When Frank Watts picks up a war image from his homeland of England, he stares at the faces of the women and children.
There are usually no men in the photos, many of which portray block party scenes or other neighbourhood gatherings.
“I can’t help but feeling they never got enough recognition for what they did,” the Coquitlam playwright said of the moms. “The men in uniform got their medals but the mothers didn’t get any credit for living day to day, not knowing if they’ll see the next, and having little food to feed the kids.”
Watts honours the unsung heroes in his new play Down the Tube, which Expect Exceptional Theatre premiered last weekend at the Gallery Bistro and runs again this weekend at the Port Moody Station Museum.
Watts’ earliest memories are having to scramble with his mother and brother in the subway station during the London Blitz or in the air raid shelters, where up to 40 people were packed in (his father served with the Royal Marines for a total of 27 years while his brother was with the Marines for 21 years).
It’s in these below- and above-ground places where Watts believes his mother contracted tuberculosis; she died of the disease in 1947, at the age of 37, despite receiving treatments in sanatoriums and hospitals.
Watts escaped the war aftermath by trying his hand at theatre. At 12, he won a spot at St. Marylebone Grammar School, where he picked up parts in its productions of Julius Caesar and She Stoops to Conquer.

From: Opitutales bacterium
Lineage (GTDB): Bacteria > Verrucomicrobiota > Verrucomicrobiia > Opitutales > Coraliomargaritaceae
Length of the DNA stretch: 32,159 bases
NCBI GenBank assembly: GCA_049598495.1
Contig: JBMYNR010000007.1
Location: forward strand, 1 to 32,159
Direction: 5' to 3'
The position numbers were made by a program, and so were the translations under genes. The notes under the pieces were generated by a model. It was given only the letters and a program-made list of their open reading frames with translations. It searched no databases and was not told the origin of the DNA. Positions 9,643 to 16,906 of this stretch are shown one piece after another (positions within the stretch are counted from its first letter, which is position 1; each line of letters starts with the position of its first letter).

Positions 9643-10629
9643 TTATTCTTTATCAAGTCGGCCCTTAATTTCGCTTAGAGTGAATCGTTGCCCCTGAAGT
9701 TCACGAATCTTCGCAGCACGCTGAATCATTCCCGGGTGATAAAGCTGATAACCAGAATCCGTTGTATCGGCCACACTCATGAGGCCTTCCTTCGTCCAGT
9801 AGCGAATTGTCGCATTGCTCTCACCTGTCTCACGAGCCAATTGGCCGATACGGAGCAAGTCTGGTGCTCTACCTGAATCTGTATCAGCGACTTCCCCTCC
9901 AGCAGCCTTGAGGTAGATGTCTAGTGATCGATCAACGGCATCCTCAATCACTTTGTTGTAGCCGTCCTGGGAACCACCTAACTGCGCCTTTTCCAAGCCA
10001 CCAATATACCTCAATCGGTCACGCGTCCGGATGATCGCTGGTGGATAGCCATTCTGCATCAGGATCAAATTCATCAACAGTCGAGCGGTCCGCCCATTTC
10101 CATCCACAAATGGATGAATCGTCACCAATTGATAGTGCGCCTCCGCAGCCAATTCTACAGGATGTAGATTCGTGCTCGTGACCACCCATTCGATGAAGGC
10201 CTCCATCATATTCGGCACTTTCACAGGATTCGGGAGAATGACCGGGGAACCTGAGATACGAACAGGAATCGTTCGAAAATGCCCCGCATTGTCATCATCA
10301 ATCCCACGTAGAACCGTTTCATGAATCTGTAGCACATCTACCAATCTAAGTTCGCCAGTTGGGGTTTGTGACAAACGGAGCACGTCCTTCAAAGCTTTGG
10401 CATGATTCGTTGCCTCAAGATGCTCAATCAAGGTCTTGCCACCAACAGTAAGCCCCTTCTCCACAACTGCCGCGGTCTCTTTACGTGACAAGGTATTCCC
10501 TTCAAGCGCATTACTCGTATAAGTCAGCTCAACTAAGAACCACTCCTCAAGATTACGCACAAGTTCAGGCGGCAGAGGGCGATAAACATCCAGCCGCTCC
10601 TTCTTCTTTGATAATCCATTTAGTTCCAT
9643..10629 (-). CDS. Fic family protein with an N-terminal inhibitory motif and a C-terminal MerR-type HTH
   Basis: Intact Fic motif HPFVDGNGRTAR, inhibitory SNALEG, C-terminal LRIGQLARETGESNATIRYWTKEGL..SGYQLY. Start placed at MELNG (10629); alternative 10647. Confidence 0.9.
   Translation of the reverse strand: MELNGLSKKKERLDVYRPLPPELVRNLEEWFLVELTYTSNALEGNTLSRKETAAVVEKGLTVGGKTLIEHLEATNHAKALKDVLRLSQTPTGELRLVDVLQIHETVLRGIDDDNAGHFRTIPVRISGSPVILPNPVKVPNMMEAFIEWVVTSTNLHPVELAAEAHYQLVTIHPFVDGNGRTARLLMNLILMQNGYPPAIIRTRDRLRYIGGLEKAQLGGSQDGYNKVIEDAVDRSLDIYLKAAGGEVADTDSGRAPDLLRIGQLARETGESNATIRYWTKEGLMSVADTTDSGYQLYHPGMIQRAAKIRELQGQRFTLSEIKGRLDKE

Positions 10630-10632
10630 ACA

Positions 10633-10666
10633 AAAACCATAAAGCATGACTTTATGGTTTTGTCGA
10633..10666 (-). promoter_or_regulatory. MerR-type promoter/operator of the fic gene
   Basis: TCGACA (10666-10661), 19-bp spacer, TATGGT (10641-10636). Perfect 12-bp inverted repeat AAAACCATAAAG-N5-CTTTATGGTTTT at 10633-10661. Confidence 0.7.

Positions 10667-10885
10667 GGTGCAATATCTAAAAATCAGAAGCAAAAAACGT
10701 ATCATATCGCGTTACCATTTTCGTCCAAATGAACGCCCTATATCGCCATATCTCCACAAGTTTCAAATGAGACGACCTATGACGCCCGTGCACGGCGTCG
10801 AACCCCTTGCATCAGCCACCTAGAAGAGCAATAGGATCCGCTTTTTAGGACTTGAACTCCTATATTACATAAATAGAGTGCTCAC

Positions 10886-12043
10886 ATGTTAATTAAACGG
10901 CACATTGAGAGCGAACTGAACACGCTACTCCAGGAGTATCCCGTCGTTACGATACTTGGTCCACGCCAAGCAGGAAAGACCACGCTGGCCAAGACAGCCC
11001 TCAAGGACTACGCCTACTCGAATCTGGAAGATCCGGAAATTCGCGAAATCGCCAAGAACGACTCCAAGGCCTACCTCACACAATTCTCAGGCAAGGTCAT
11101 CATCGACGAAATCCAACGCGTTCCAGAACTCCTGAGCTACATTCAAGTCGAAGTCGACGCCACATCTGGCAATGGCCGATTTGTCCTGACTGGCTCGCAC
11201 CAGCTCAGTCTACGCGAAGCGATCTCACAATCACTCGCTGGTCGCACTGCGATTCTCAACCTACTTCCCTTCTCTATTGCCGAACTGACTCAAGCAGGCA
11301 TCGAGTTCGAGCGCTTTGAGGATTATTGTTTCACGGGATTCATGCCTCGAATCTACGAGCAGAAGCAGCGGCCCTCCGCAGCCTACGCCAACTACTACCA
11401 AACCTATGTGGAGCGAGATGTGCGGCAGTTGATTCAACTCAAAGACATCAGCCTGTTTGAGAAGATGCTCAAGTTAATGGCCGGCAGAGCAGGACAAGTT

He immigrated to Canada at the age of 21 and continued to act in — and direct — plays in Oakville, Ont. Over the years, Watts penned children’s plays and stayed active in the theatre scene until he moved to the West Coast in 1977.
Five years ago, Watts returned to community theatre and joined Expect Exceptional Theatre, a Port Moody company for seniors, writing for it The Christmas Truce — a WWI play performed at the Port Moody Station Museum.
Watts hopes the troupe will showcase his third play, The Trial of Oliver Twist, about the 2007 recession, in 2020; he’s now working on his fourth production, which will have another WWII theme.
His aim is to entertain and educate. “That’s what I try to do in all my stuff,” he said. “I don’t want the information to get lost. I want to give the audience an idea what war was like. It was a very scary time and we need to remember that.”
For tickets to Down the Tube at the Port Moody Station Museum (2734 Murray St.) on May 10, 11 and 12, visit expecttheatre.ca.
Expect Exceptional Theatre actors Linda MacLean and Taylor Stutchbury in Down the Tube. Catherine Mateo photo